Remember when it didn't take a rocket scientist to navigate a Microsoft Enterprise Agreement? Times certainly have changed. What used to be fairly straightforward perpetual licensing became considerably more complex when Microsoft began adding “strings” to its software assurance (SA) maintenance model. As a result, the task of figuring out whether it makes financial sense to maintain SA on some or all of your Microsoft estate has become herculean.
In order to decide you have to answer (at least) the following questions:
- 1) Which versions of MSFT’s desktop, server and collaboration products do we use and how long might we be happy staying on those versions? Of course the answer will likely vary by product (e.g., many organizations are very happy with Windows 7 and Office 2010 or 2013, but they may want the more powerful features of newer Exchange and SQL server editions).
- This means you have to model out the quantities and costs, by product, for 3, 5 or perhaps 7 years, to begin to see which combinations of products and timing make sense for your organization.
- 2) Where, when and how is SA required by Microsoft? You need to understand the intricate dependencies between SA and Product Use Rights for many MSFT products. Need virtualization in your data center? You probably need SA on your SQL servers. Want to deploy VDI? You need Office Roaming rights. Want to use MDOP, you need SA on the Windows OS…and the list goes on.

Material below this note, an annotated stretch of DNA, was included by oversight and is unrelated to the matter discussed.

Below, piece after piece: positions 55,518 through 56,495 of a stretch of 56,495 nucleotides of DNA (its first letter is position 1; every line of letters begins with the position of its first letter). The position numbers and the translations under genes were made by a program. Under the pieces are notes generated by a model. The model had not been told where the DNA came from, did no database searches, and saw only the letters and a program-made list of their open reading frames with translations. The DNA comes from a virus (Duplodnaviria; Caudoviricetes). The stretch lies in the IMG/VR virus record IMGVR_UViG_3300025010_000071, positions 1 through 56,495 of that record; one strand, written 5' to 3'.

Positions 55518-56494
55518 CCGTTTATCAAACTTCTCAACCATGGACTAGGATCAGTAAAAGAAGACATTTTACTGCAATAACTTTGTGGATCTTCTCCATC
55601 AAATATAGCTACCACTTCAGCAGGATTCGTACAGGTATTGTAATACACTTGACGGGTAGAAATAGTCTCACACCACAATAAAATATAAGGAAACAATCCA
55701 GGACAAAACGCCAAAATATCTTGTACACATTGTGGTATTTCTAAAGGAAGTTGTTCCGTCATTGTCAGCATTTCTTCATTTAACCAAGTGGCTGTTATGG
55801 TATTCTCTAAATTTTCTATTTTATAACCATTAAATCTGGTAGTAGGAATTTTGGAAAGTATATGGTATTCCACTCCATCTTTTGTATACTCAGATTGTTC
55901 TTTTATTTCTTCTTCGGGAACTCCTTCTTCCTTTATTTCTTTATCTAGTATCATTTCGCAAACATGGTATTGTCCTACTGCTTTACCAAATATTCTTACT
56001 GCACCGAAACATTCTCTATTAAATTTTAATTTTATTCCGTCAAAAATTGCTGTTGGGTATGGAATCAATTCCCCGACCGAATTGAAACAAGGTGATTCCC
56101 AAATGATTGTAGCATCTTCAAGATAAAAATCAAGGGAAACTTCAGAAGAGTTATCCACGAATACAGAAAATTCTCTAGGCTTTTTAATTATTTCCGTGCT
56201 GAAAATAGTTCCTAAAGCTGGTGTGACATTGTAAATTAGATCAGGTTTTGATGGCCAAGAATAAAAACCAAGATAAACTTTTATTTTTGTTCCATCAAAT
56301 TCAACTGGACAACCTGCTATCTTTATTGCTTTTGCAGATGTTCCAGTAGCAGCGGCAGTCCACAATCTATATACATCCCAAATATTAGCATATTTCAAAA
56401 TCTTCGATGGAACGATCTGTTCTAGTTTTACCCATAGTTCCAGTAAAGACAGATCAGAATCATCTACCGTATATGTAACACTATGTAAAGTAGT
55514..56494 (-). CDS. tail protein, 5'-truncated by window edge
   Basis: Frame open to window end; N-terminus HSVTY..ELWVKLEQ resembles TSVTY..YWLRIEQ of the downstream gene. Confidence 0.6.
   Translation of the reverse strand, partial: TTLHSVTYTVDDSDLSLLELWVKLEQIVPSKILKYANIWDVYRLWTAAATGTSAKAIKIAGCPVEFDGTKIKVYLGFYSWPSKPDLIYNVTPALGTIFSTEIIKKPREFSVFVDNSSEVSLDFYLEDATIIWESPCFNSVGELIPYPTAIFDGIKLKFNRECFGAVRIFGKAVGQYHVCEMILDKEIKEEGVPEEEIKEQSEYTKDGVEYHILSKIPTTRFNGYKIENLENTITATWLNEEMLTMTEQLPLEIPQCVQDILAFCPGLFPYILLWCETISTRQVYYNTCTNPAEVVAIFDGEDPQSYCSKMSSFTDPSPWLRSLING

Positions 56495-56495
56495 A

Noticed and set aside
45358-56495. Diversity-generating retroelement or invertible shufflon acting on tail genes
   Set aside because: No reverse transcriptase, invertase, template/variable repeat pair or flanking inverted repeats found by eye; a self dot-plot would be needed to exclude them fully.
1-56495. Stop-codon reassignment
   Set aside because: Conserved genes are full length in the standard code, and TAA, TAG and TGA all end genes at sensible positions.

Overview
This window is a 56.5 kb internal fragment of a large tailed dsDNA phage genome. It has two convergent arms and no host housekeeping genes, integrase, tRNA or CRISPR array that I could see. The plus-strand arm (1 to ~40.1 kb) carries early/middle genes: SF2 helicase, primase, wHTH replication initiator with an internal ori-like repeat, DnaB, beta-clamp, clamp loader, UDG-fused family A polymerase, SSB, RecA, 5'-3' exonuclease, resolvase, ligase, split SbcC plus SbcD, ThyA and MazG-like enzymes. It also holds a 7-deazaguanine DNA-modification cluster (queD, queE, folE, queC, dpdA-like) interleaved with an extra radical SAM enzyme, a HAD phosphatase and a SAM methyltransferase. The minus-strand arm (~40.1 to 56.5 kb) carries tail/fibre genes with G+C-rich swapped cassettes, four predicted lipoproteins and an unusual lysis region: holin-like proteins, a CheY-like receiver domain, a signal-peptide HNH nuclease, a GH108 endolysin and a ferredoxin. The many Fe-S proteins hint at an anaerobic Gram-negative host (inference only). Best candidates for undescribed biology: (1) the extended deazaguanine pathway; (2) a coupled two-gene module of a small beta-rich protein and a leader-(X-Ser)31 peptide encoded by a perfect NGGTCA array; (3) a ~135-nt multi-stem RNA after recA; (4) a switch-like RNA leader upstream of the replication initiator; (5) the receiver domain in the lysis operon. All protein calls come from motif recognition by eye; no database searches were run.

- 3) Will a Select Agreement versus an Enterprise Agreement impact your SA requirements? You can buy certain products on either a Select Agreement or the Enterprise Agreement. But, you won’t get much discounting on Select, and some products like the eCAL require SA no matter which agreement is used.
- 4) What about the cloud? This adds another layer of variables to consider. When might you move to O365 (e.g. after your current SA benefits on Office end? 5 years out?, etc.)? What are the costs of the user-based licensing model as compared to the EA model? How do the numbers play out for Azure (yet another use/pricing model)?
- 5) How can you determine whether the pricing tiers and discounts offered by Microsoft are in line with peer purchases in the market?
As you can see, Microsoft has made it nearly impossible to answer the “SA or no SA?” question. One mistake can lead to true-ups or audits when you under-buy, and no ability to “true-down” if you buy too much.
That’s one reason why firms like Gartner are recommending that buyers tap into software licensing experts in addition to technical and legal experts when entering into any enterprise license.
If you’re negotiating a Microsoft EA or determining if you need to right-size SA on your Microsoft estate, don’t go it alone!